Looking strictly at the dollars per day it’s taken in so far, the Kickstarter for the new Brad McQuaid project Pantheon: Rise of the Fallen isn’t going to reach its funding goal of $800K. Which wouldn’t neccessarily mean the end of the project, but it would surely be a setback. On the other hand, pledging tends to increase as the end of a well-managed campaign approaches, and Pantheon’s at least pushing out lots of information. Whether the Kickstarter succeeds or not I expect that crowdfunding for the project will continue after it’s over, as is being done with Star Citizen and Shroud of the Avatar. The latter recently hit $3 million in crowdfunding, which seems like chump change compared to many MMO budgets. It’s not unreasonable to suppose that Pantheon might pull in a similar amount.

This is the sound of the drum I (and others) have been beating for a long time: nobody needs $100 million to develop a virtual world. All of the classic pre-WoW MMORPGs were developed on budgets at least an order of magnitude less than that, and they brought more innovation and novelty and immersion to the table than any of the sterile commercial properties of the last few years. Developing on $3 million is damned tight, but today there are middleware tools that a team can leverage to vastly streamline the creative process. The big one is the Unity engine: Pantheon, Shroud of the Avatar, Pathfinder Online and Project: Gorgon are all being developed on that platform.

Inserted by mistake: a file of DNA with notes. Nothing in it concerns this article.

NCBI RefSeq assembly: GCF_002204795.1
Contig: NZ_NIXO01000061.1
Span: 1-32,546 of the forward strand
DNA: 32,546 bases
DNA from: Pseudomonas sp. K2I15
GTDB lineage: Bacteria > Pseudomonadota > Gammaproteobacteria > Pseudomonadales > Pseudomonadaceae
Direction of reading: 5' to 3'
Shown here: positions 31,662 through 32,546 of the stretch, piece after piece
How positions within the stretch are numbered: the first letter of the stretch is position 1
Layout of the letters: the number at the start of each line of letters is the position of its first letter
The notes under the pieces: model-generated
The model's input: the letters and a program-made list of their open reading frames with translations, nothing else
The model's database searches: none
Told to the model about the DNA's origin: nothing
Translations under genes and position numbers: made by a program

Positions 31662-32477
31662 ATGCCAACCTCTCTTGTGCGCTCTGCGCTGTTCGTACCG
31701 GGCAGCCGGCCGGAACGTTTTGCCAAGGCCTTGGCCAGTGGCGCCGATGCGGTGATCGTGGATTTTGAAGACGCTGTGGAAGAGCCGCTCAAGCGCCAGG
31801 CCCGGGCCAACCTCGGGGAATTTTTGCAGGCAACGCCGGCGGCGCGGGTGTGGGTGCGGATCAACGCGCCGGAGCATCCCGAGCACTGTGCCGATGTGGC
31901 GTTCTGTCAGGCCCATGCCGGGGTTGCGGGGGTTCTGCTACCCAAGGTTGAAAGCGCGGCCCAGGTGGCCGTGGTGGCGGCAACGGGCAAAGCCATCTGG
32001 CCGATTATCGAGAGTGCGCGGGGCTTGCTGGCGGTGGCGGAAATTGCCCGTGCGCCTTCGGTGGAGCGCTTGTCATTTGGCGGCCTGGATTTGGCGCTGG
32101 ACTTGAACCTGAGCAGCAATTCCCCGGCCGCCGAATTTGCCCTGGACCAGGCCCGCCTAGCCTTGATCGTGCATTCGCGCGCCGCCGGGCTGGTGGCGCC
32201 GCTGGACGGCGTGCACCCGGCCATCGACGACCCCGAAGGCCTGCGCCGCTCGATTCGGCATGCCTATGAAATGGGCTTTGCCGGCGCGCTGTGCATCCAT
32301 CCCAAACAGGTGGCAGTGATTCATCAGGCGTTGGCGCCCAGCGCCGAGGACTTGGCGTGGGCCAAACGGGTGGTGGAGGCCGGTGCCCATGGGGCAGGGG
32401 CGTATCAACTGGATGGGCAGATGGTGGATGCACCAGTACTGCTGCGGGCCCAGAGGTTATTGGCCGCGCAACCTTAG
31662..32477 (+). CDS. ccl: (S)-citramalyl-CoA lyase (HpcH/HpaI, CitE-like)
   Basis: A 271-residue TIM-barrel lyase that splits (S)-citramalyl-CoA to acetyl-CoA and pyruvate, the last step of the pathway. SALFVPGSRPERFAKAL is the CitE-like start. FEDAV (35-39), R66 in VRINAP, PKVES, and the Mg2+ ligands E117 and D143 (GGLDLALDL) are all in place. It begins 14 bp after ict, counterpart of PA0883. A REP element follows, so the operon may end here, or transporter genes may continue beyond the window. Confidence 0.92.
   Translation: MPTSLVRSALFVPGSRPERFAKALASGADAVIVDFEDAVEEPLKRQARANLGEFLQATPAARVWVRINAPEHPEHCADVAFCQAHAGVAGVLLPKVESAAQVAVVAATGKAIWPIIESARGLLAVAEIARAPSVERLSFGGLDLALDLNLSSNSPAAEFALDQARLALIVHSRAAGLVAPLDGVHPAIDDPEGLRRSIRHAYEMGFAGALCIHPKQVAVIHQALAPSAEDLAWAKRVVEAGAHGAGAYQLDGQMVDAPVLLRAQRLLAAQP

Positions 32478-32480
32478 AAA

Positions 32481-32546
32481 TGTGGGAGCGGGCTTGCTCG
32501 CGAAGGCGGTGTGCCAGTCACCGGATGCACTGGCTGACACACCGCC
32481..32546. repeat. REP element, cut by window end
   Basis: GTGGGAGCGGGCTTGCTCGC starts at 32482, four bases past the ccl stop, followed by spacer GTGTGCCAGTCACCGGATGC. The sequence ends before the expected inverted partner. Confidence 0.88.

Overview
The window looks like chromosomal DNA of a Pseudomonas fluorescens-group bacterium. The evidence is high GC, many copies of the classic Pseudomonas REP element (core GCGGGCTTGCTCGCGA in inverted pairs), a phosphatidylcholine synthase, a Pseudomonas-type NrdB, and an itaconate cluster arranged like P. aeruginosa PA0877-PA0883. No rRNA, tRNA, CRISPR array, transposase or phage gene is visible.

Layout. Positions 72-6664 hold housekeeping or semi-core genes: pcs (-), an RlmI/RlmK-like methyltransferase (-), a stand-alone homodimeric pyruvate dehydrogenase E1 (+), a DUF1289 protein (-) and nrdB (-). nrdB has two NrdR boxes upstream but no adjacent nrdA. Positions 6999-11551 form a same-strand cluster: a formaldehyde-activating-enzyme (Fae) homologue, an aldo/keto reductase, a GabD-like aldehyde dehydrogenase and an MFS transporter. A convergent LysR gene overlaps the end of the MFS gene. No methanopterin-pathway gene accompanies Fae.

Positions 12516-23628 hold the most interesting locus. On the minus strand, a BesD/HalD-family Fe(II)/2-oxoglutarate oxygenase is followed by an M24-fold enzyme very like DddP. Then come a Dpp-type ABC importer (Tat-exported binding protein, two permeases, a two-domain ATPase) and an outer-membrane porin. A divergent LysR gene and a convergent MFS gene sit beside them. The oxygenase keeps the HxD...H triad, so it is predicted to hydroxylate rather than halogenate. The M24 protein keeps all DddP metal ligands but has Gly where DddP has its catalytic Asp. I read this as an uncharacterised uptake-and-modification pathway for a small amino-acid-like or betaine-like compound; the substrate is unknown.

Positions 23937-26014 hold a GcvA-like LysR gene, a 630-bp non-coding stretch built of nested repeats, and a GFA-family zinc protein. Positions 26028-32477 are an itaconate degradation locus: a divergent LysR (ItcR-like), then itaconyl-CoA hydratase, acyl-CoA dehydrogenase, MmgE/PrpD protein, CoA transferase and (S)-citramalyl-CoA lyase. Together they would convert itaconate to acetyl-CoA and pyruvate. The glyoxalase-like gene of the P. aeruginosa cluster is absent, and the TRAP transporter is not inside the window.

All four are interesting projects and all are MMOs at least by the current overbroad definition. Shroud of the Avatar is the one with the closest kinship with Pantheon and is relatively far along. It and Star Citizen (also fairly far along) are promising something interesting: the ability to host the game yourself. Pantheon is also making noise in this direction; its final stretch goal, which it seems unlikely to hit even if the Kickstarter funds, includes this capability. I’d expect this kind of feature to be rather less functional than running a full-fledged MMO server from your basement workbench. But even if it has limitations more severe than I expect, something very important is brought to the table. Or perhaps more accurately taken off the table: the ability of some faceless suit to take those worlds away, forever, with the flip of a switch. The willingness of these three projects to offer that, even potentially, is very brave.

This isn’t something Pathfinder Online is promising. Which is interesting, because one of the people behind it is Ryan Dancey. In addition to a stint with CCP Dancey was the guy behind the Open Game License, which did something similar to D&D: it insulated the game from the decisions of any one corporate entity. The fruits of that are evident now; in most areas D&D’s 4th edition is considered a misfire by most and Pathfinder, essentially a refitted D&D3.5, has surpassed it in sales and visibility. Once released into the wild, the game mechanics can never be caged again, and some have taken advatage of that to use the tools provided under the PGL to build emulators of older versions of D&D. In a very real way the D&D rules are now the property of the community rather than of the company the published them.

Of course, if D&D were to go away as a living product line it would be harmful to the hobby but the immediate impact might not be much felt by individual gaming groups. Their adventures and manuals would not suddenly dissolve into dust beucaes the publisher went under or decided to cancel the line. Their campaigns might go on for years, even decades, with no new official materials. There are examples of RPGs whose communities have done exactly that.

MMORPGs are not like that. Once the provider shuts them down, that’s it — barring a laborious player effort to reverse engineer enough serverside code to run a private server of questionable legality. This has occasionally yielded something playable, but in the case of Vanguard I doubt it will happen (I’d be delighted to be proven wrong.)

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